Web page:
An image of an F1 car racing at Las Vegas in F1 23.
Image credit: Codemasters / EA

2023 F1 23 Las Vegas Setup for Wheel and Pad

F1 23

The newest addition to the calendar, Las Vegas offers Formula 1 drivers and F1 23 players alike a fresh challenge. Get the most out of the new track with our F1 23 Las Vegas setup guide.

Since Liberty Media became involved in Formula 1, there has been a shift in focus towards the North American racing market. Las Vegas is the latest addition to the Formula 1 calendar, and its inclusion is a product of this strategy.

With flat-out sections dominating the lap, the circuit’s closest relative on the modern day calendar is Baku. With such long straights comes the need to reduce drag, almost at all costs. To find the best way to do so without struggling through the corners, use our F1 23 Las Vegas setup guide.

F1 23 Las Vegas Setup: Aerodynamics

As a result of the aforementioned importance of drag limitation in Las Vegas, you will need to run your wing angles as low as possible. However, you can’t simply turn them all the way down to zero and still hope to navigate your way through the braking zones and corners.

An image of the aerodynamics tab of the F1 23 Las Vegas setup menu.
Image credit: Codemasters / EA

My recommendation is to run 12-17 wings in Las Vegas. These angles are low enough to give you the striaght line speed you need without leaving you stranded elsewhere.

If you consider yourself a master at controlling the rear end of the car (or you drive with traction control enabled), then you should try lowering the rear wing setting to roughly match that of the front. This will increase your top speed even more, but it may come at a cost of drivability.

F1 23 Las Vegas Setup: Transmission

Speaking of drivability, let’s turn our attention to the next part of the F1 23 setup menu: The transmission.

An image of the transmission tab of the F1 23 Las Vegas setup menu.
Image credit: Codemasters / EA

By running the minimum 50% for both the on and off throttle differential adjustment settings, I found that I was able to put the power down with ease on the exits of almost all of the slow corners in Las Vegas.

Suspension Geometry

Next up we have the suspension geometry section of our setup. This part can be relatively straightforward, but it is important to get it right, as the camber settings in particular can have a significant impact.

An image of the suspension geometry tab of the F1 23 Las Vegas setup menu.
Image credit: Codemasters / EA

I suggest opting for fairly moderate camber settings in Las Vegas. If you run -2.70 at the front and -1.20 at the rear, you should find yourself with good grip through the long corners of the opening sector. The main reason not to move the camber values further into the negatives is to limit tyre wear over a full stint.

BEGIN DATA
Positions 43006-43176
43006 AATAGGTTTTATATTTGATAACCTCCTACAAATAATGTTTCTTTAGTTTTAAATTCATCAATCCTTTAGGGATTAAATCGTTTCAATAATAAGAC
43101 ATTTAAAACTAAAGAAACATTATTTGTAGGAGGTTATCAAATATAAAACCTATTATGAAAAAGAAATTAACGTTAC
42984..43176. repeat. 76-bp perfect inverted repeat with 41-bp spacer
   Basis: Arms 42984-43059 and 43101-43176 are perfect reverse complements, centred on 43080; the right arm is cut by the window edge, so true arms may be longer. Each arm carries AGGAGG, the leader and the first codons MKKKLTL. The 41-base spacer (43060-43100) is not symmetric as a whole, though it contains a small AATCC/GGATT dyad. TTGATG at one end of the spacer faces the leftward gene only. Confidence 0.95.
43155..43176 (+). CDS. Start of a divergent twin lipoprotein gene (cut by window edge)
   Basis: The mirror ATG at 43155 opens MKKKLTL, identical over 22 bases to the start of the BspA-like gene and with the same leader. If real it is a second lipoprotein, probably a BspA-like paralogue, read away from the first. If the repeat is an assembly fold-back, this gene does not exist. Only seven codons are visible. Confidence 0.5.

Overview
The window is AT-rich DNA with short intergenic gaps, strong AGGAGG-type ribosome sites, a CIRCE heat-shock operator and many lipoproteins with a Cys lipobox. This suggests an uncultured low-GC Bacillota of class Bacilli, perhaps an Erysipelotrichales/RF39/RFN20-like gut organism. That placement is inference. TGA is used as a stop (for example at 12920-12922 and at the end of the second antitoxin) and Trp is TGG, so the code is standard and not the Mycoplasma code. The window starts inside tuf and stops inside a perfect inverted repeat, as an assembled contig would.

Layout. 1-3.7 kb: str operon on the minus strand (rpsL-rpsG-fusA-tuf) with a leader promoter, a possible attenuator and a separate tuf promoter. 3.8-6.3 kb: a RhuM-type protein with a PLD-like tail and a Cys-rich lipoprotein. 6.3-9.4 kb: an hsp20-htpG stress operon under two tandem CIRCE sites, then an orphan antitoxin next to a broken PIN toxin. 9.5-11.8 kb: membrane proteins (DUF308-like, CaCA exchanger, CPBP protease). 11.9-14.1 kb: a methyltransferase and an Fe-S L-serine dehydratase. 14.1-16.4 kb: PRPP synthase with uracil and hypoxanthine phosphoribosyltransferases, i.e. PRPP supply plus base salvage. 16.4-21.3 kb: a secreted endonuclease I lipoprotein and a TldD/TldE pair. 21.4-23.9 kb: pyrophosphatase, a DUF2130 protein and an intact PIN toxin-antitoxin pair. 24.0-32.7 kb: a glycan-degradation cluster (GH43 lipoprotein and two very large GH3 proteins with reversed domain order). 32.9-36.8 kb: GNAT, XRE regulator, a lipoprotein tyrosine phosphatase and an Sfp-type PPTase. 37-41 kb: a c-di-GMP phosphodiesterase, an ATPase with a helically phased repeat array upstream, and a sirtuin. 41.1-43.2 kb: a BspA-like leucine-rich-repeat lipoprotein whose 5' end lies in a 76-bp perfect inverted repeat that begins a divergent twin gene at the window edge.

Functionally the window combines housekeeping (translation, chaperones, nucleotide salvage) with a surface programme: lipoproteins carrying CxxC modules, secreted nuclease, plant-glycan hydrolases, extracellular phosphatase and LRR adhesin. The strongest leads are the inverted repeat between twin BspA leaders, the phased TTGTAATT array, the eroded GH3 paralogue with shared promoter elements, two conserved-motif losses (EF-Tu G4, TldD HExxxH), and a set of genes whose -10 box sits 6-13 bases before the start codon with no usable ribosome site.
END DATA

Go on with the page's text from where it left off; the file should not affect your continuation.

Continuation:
Then there are the toe settings. These, as ever, seem to have relatively little effect on your overall setup. For me, a front toe of 0.00 works just fine. By opting for the maximum 0.30 at the rear, I gain a little bit of stability under traction.


This section is perhaps the most important part of your F1 23 Las Vegas setup. If you find the right balance in this menu, your car will feel both drivable and responsive to your inputs. It’s also important to consider the tyres here, as a harsh suspension setup will damage them over time.

An image of the suspension tab of the F1 23 Las Vegas setup menu.
Image credit: Codemasters / EA

It’s important to run a decently stiff front suspension in Las Vegas, to compensate for our low front wing angle. By running 25-10 for your front and rear suspension values, you should find your car responds sharply to your adjustments without being too twitchy.

For your anti-roll bars, I suggest 14-13. Usually, I prefer more of a discrepancy between the front and rear values, but at Las Vegas I’ve found a more even setup works very nicely indeed. These stiff anti-roll bars help your car to hang on to the road through the longer corners.

Ride height is a bit tricky in Las Vegas. For a stable, drivable car, the lowest I could manage was 35-39. However, if you think that you can avoid the kerbs, then you could try lowering your car. By doing so, you’ll benefit from a sleeker drag profile down the straights.


Las Vegas features some unusually challenging braking zones at the end of certain flat out sections. There are two occasions during the lap where you will be braking hard while the track is not fully straight. As such, confidence on the brakes is crucial for your lap times.

An image of the brakes tab of the F1 23 Las Vegas setup menu.
Image credit: Codemasters / EA

In those tricky braking zones, I struggled with rear locking. So, to go with my usual brake pressure of 100%, I opted for a front brake bias value of 57%. This is further towards the front than I would usually recommend, but for me it was the best way to balance the workload between the fronts and the rears.


Finally, we have reached the last section of the F1 23 Las Vegas setup menu. Here, you can adjust your tyre pressures.

An image of the tyres tab of the F1 23 Las Vegas setup menu.
Image credit: Codemasters / EA

If you run low tyre pressures, such as 22.6psi for the fronts and 20.5psi for the rears, you will find that your tyres should remain well within the optimal temperature window. However, if your tyres start to heat up faster than you would like, then the best remedy is to lower these values yet further.

Read more: 7 Racing Games on the way in 2023

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My name is Jacob and I have been writing for OverTake since November of 2020. I come from the UK, but I'm now living in Berlin. I love to watch, write about and sometimes shout about all forms of racing.